Compared to refiners, IPPs have lower EBITDA and weaker balance sheets. The price-taking nature of the power fleet exposes the wholesale power business to the vicissitudes of not only power prices but also to prices of various fuels. IPPs had historically mitigated merchant power risks by ratably hedging their economic generation forward two to three years. And power markets had typically provided better pricing discovery and recovery over a three-year period that allowed some predictability of revenues. However, the proliferation of renewables and advent of cheaper shale gas since 2011-2012 have resulted in a secular decline in power margins for conventional generation assets. While the refining and IPP sectors have seen substitute technologies emerge (electric vehicles and renewables/batteries, respectively), with the largest fuel switch already under way, disruptive forces are playing out in the power industry.

In recent years, IPPs have adopted an integrated wholesale-retail power model that has provided additional protection from the volatility of commodity prices. Retail power customers provide a home for the company's wholesale power business. When well-matched, the retail business provides a native hedge for the wholesale business, and the company becomes a better-integrated power platform.

From a credit perspective, we note that until COVID-19 spread to the U.S., even as power markets were in a secular price decline, IPPs operated in a relatively sanguine period of mild to moderate volatility. We believe the business model has not yet been stress-tested enough, and IPPs have not demonstrated a performance track record that the refiners have established over the past decade. How the IPPs perform through this stress period through third-quarter to year-end 2020 will inform our reassessment of their business risk.

Refiners Are More Levered To The Economy; In Contrast, IPPs Appear Resilient Thus Far

The strength of a business risk profile is also reflected in the stability of the company's generated cash flow. That aspect of the BRP is subsumed in the assessment of a company's absolute profitability and the volatility of that profitability.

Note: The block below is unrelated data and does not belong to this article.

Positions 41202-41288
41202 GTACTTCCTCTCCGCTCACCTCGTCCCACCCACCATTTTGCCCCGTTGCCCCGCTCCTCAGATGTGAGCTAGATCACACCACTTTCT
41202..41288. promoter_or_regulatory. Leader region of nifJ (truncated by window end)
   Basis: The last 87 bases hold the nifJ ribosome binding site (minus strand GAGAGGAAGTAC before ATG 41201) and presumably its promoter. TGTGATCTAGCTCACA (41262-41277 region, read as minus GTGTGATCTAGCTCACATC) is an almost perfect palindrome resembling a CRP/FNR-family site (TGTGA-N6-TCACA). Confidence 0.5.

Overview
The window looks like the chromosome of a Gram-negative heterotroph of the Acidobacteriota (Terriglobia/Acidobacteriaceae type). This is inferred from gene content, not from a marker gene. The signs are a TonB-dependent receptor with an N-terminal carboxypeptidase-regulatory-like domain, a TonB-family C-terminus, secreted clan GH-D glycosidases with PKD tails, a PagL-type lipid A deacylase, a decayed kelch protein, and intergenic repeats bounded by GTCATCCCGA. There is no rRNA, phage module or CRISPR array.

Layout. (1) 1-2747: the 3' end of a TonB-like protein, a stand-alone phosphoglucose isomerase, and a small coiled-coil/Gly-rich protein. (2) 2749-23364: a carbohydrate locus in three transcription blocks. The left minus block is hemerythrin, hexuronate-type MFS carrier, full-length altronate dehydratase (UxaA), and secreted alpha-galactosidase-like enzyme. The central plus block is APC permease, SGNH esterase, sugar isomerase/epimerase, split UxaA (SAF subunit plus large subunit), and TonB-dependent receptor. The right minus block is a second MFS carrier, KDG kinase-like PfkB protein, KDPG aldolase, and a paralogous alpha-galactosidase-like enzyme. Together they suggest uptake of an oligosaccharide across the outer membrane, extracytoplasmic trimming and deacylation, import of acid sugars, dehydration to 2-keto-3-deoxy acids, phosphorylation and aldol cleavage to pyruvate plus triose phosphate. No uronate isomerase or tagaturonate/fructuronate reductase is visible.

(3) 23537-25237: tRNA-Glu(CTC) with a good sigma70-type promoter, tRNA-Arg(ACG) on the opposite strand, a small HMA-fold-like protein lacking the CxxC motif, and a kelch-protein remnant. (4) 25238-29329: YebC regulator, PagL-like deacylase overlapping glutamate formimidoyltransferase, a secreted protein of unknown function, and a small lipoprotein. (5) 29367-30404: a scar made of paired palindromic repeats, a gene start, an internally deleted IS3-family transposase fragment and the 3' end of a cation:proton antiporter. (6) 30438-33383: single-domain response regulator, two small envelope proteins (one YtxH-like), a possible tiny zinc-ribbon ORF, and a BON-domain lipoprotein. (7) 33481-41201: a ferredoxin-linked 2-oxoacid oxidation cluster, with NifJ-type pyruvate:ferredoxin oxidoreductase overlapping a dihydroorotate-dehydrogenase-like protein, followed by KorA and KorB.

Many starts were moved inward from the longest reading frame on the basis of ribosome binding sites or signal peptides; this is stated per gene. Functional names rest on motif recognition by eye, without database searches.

Refiners are directly levered to the economy; an economic shock hurts demand immediately. Also, refined products are typically not hedged, and refiners feel the pricing impact (crack spreads) of an economic slowdown swiftly. We saw gasoline demand fall over 50% in late March and early April 2020, to about 5.1 million barrels per day, a level not seen since January 1969. We note that U.S. gasoline inventories peaked in April on a days-of-demand basis. The increase in U.S. distillate inventories is less severe than the increase in gasoline inventories, and diesel inventories are still near five-year historical average ranges. Most refineries have paid for high-priced crude oil feedstock and received much lower prices on their refined products during the pandemic-related lockdowns, and that has been a significant use of cash.

To be clear, IPPs are also affected by slowdowns, but the effects lag: A slowdown in industrial and commercial activity dominoes into lower electric usage. Also, power companies ratably hedge their economic generation and are typically heavily hedged in the prompt, or current, year. The IPPs have also promoted their integrated business model as one that is more about managing the retail load to wholesale generation matching, rather than the long commodity position. They contend that as natural gas prices have moderated and become less volatile, the merchant commodity risk is now manageable through a proportionately sized retail business because it moves countercyclical to the wholesale business.

Chart 1

image

The effect of these differences is evident from charts 1 and 2, which compare our expectations of pre-pandemic financial performance with our current estimate of performance for these companies in both sectors.